By Rosie Sourbut, Labour Hunger activist, anti-austerity campaigner and Labour parliamentary candidate for Oxford West & Abingdon
As we prepare for the election on 12 December, we are excited here at the Labour Hunger Campaign about the progress Labour has made on food poverty policy – and optimistic that we can achieve even greater progress. Food poverty is a national emergency, with the Trussell Trust reporting its steepest ever increase in food bank use and 200,000 hospital bed days each year taken up as a result of malnutrition. This is unacceptable in a society as wealthy as ours. It is directly related to the Tories’ brutal agenda of reduced social security, benefit delays and sanctions, and privatised, inaccurate benefits assessments. This election must be about ending hunger.
Since the Labour Hunger Campaign was created, Labour has announced several policies in line with our goals. It will end the five-week wait (in practice often much longer) for Universal Credit; reform the monthly payment system that sets vulnerable people up to fail; and abolish the harsh sanctions regime. The benefit cap, the freeze on benefits, the two-child limit, the bedroom tax – all will be gone under a Labour government. Shadow Environment Secretary Sue Hayman’s conference speech in September set out an agenda to halve food bank use within a year of taking office and end the need for food banks completely within three years – in marked contrast to the likes of Boris Johnson and Jacob Rees-Mogg, who have called food banks ‘fantastic’ and ‘uplifting’. A future where food banks are no longer needed is something we must all campaign for in the run-up to this election.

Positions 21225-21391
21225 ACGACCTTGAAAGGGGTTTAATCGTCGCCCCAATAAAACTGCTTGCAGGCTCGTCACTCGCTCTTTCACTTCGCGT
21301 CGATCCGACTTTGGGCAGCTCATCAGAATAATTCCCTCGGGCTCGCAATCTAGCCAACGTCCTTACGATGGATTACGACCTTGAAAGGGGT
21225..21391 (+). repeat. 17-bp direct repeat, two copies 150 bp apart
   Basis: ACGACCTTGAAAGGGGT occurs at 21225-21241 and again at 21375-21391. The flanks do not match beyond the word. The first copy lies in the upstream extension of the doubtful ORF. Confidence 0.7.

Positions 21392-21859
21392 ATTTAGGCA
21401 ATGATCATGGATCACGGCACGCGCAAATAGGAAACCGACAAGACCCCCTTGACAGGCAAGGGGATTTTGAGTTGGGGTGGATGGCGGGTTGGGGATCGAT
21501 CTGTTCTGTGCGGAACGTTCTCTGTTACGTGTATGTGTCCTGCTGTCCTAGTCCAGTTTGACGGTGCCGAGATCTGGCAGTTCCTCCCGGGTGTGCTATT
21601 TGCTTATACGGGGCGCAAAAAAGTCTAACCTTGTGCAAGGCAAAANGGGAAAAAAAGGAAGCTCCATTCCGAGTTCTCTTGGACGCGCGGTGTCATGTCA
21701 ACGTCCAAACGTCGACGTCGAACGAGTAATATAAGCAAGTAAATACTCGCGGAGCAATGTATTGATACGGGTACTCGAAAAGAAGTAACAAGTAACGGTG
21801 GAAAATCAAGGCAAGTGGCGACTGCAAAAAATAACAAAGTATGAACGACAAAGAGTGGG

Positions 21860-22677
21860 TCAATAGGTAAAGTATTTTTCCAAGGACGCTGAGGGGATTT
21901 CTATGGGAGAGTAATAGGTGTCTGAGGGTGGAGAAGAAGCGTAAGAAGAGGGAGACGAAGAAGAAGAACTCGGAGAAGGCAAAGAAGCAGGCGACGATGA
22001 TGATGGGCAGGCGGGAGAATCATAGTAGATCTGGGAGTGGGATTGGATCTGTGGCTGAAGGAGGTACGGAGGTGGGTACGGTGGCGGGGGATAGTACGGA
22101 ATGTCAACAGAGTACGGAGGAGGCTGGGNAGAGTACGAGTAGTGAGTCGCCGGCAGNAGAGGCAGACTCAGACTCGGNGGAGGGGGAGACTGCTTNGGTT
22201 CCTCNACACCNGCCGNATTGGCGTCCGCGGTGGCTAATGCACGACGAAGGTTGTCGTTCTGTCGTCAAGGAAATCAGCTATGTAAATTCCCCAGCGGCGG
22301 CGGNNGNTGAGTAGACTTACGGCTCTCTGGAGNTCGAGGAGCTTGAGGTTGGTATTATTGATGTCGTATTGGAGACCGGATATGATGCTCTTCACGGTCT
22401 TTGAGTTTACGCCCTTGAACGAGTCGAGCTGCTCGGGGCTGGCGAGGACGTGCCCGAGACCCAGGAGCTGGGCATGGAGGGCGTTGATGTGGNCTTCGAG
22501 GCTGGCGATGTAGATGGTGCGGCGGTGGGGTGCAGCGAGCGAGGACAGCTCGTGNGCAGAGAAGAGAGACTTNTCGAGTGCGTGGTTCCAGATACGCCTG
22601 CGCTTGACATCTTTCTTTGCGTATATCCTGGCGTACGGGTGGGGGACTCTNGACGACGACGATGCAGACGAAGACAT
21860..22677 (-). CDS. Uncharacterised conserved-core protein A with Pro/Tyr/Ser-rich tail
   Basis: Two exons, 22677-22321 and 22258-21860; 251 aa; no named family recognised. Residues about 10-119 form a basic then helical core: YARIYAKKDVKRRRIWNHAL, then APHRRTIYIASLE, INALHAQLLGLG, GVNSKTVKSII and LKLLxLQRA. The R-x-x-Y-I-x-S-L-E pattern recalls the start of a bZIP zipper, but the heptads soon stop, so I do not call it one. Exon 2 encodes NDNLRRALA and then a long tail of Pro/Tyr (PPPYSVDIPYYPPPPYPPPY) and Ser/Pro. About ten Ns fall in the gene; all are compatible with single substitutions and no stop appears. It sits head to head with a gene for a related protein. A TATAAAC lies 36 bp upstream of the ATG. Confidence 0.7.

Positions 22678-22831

Hayman also announced that Labour would embed the right to food in law, underpinned by a national food strategy. We welcome this acknowledgement that the state, not charity, is responsible for enabling access to a nutritious, sustainable diet. Tackling food poverty is not just about ensuring that people are fed; it is about ensuring they are fed with dignity. People who are forced to turn to food banks often feel shame, even to the point where they cannot bring themselves to go there. This is why Jeremy Corbyn’s promise to make a radical shift from a system that ‘punishes and polices’ people to one that treats them with ‘dignity and respect’ is so significant. To underline this, Labour will rename the Department for Work and Pensions the Department for Social Security.
This reform must mark the start of a major cultural change. We need to create a positive vision of the welfare state – one that recognises that we all benefit from a fair and compassionate welfare system and that without it we cannot flourish as individuals nor as a society. Changing the language of the welfare system, as Labour is starting to do, is an important first step. Labour should now have the courage to build on that by publicly challenging the demonisation of benefits claimants and working to demolish the toxic scroungers-versus-strivers narrative beloved of the Tories.
Furthermore, Labour must pledge that the new Department for Social Security will be given a statutory duty to seek out and prevent destitution so that nobody is ever again left without the means to support themselves. Far from being a radical proposal, this was included in the National Assistance Act 1948, before being dismantled by legislation from the Thatcher governments and the Coalition government. If we want a better, fairer society we must, as Jeremy Corbyn has said, start from the principle that no one should be destitute.
Food poverty in the UK is not inevitable. It is not about a shortage of food. It is not the result of food waste. It is the consequence of a social security system that fails to provide people with the means to support themselves. There has been a national outcry at the existence of food banks in this country, but no government action. Labour has the policies in place; now it must put ending hunger at the heart of the election campaign.